Schwab Deposits Dropped 30% But Shares Rise On Earnings Beat

First-quarter profit rose 12%, but deposits decline for the fourth straight quarter

Charles Schwab

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Shares of Charles Schwab Corp. (SCHW) rose as much as 4% Monday—even as deposits shrank 30% and the company said it would "pause" buying back shares—after the brokerage giant's first quarter profit beat analyst expectations.


  • The firm's first-quarter earnings rose 12%, surpassing consensus expectations.
  • Schwab's deposits dropped 30% from the same period last year, the fourth straight quarterly decline.
  • Amid criticism for its balance-sheet management, the firm said it would "pause" buying back shares

Schwab said its first quarter adjusted net income totaled $1.8 billion, up 12% from the same period a year ago. On an adjusted basis, Schwab's profit equaled 93 cents per share, up 21% over the same quarter in the prior year. Adjusted profit was also two cents more than consensus-adjusted estimates from Visible Alpha and 10 cents more than consensus projections based on generally accepted accounting principles (GAAP).

Revenue for the quarter rose 10% from a year ago to $5.1 billion, roughly in line with consensus projections. Net interest revenue of $2.8 billion also essentially met consensus expectations, rising 27% from a year ago as Schwab took advantage of higher interest rates.

The good report and subsequent share price bump was a respite after a tumultuous few months. Schwab's investors endured a brutal slide in the company's stock in March, when concerns about unrealized balance sheet losses created turmoil throughout the banking industry.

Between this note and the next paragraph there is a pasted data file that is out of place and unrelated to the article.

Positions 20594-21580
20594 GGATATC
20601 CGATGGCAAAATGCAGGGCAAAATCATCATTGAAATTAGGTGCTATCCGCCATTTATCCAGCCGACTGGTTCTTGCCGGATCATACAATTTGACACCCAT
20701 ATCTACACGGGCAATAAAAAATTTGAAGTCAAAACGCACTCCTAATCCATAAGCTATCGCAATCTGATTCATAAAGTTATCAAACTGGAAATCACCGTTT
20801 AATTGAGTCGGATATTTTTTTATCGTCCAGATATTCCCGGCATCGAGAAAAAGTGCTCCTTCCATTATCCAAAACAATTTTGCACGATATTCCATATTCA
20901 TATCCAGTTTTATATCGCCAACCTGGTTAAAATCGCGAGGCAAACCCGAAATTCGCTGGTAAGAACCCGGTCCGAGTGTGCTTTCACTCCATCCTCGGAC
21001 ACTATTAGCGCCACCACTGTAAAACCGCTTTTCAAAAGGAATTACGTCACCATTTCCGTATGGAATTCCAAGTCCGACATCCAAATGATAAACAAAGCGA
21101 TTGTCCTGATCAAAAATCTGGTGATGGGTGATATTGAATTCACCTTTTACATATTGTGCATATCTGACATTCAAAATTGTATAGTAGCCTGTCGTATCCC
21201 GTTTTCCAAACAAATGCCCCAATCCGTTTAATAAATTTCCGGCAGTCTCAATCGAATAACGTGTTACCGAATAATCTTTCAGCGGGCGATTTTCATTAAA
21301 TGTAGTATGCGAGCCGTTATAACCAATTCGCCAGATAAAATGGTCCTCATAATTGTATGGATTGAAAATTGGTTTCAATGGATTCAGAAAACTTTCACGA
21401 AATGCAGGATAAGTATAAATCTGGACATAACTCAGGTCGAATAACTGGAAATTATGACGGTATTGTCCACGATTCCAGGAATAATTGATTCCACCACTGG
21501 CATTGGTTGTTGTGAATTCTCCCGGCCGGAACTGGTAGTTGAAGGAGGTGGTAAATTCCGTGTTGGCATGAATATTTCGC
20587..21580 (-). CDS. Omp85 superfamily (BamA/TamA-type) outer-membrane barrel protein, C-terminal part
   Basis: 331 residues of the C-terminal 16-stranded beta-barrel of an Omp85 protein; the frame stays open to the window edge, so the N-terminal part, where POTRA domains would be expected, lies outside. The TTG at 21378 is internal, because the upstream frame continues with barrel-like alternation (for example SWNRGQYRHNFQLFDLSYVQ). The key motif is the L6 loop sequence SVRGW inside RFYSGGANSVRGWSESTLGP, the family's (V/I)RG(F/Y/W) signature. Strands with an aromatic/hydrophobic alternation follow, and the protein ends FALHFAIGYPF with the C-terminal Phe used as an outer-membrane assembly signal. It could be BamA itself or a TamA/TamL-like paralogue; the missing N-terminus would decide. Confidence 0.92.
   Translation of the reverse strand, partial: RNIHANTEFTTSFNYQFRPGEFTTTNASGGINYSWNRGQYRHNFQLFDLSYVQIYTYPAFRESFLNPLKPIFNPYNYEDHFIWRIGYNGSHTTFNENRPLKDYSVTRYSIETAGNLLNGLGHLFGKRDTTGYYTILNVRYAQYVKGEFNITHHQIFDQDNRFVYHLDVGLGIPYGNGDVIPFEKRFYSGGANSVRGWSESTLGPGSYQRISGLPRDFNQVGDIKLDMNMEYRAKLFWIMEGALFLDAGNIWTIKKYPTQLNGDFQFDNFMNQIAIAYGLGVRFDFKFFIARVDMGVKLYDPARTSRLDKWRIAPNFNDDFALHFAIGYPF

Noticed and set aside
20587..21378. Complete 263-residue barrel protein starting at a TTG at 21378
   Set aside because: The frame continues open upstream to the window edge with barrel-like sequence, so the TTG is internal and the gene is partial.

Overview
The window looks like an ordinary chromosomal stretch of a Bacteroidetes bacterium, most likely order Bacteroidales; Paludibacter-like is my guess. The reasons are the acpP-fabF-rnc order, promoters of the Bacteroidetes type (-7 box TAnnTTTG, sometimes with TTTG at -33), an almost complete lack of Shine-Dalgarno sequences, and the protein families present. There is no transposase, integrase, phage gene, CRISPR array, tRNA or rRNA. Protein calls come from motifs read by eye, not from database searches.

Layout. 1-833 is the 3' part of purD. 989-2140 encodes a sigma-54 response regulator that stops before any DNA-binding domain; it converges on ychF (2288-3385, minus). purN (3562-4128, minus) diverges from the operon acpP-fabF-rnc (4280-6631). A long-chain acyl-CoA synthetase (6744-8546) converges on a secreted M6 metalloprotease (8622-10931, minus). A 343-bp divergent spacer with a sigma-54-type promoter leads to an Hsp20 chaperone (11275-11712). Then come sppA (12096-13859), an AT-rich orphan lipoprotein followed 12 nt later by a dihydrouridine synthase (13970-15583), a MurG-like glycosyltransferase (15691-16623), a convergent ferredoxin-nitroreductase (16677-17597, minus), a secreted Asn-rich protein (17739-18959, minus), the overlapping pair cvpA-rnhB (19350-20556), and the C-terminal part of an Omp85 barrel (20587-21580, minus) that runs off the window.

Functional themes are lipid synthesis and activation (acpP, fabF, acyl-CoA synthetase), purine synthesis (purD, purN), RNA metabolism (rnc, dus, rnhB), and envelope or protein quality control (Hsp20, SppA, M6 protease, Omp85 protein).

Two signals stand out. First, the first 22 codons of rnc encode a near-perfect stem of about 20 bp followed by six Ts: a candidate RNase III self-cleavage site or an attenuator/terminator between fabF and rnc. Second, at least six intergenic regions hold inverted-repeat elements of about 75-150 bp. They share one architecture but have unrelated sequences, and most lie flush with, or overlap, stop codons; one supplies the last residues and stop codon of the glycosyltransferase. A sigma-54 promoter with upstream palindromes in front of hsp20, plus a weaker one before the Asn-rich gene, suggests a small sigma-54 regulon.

Deposit Drain

Schwab, much like banks, relies on deposits from brokerage clients to help fund its operations, and it invests portions of those deposits in securities not immediately available for sale. That's the balance sheet line item that piled up unrealized losses for many financial institutions, including Schwab.

As a result, Schwab's shares plunged along with many in the banking sector. They fell 37% in the quarter, losing a third of their value in March alone, their worst performance since 1987.

Amid the turmoil, many bank depositors withdrew cash, parking it instead in money-market accounts with higher yields.

In its quarterly report, Schwab said its deposits dropped for the fourth straight quarter to $325.7 billion, down 30% from the same period a year ago and $3.9 billion shy of consensus expectations. The deposit flight cut revenue from bank deposit account fees in half to $151 million.

When the banking system strife surfaced in March, Walt Bettinger, Schwab's chief executive said the company had enough liquidity to operate—without selling any securities—even if depositors withdrew 100% of their funds.

Monday, Peter Crawford, the firm's chief financial officer, said "maintaining the capital and liquidity required" to support growth remains the firm's "primary balance sheet objective." He cited the recent market uncertainty as a firm has "decided to pause" its share buyback program. Companies can sometimes use buybacks to prop up falling share prices, an option that Schwab is choosing not to exercise by pausing buybacks.

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  1. "Schwab Reports Strong First Quarter Results."

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